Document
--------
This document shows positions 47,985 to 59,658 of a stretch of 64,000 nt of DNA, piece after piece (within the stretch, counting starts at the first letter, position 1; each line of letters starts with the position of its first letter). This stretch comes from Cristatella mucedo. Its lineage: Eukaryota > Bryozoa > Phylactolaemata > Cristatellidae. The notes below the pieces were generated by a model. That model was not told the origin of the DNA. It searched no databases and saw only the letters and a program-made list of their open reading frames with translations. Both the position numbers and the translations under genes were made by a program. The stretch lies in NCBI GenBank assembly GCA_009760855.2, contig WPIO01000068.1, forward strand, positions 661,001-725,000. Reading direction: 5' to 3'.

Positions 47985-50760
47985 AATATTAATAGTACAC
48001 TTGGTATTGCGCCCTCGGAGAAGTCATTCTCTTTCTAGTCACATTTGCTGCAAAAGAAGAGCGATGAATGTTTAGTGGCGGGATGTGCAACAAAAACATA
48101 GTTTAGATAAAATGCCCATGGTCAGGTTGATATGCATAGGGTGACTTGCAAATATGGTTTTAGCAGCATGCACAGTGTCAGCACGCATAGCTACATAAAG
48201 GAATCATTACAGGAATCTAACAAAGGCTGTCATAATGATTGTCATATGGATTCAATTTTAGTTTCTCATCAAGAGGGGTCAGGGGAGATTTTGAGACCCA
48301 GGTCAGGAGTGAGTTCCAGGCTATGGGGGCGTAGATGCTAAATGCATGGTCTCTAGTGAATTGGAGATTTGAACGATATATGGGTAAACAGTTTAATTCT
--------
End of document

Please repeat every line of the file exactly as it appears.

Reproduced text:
This document shows positions 47,985 to 59,658 of a stretch of 64,000 nt of DNA, piece after piece (within the stretch, counting starts at the first letter, position 1; each line of letters starts with the position of its first letter). This stretch comes from Cristatella mucedo. Its lineage: Eukaryota > Bryozoa > Phylactolaemata > Cristatellidae. The notes below the pieces were generated by a model. That model was not told the origin of the DNA. It searched no databases and saw only the letters and a program-made list of their open reading frames with translations. Both the position numbers and the translations under genes were made by a program. The stretch lies in NCBI GenBank assembly GCA_009760855.2, contig WPIO01000068.1, forward strand, positions 661,001-725,000. Reading direction: 5' to 3'.

Positions 47985-50760
47985 AATATTAATAGTACAC
48001 TTGGTATTGCGCCCTCGGAGAAGTCATTCTCTTTCTAGTCACATTTGCTGCAAAAGAAGAGCGATGAATGTTTAGTGGCGGGATGTGCAACAAAAACATA
48101 GTTTAGATAAAATGCCCATGGTCAGGTTGATATGCATAGGGTGACTTGCAAATATGGTTTTAGCAGCATGCACAGTGTCAGCACGCATAGCTACATAAAG
48201 GAATCATTACAGGAATCTAACAAAGGCTGTCATAATGATTGTCATATGGATTCAATTTTAGTTTCTCATCAAGAGGGGTCAGGGGAGATTTTGAGACCCA
48301 GGTCAGGAGTGAGTTCCAGGCTATGGGGGCGTAGATGCTAAATGCATGGTCTCTAGTGAATTGGAGATTTGAACGATATATGGGTAAACAGTTTAATTCT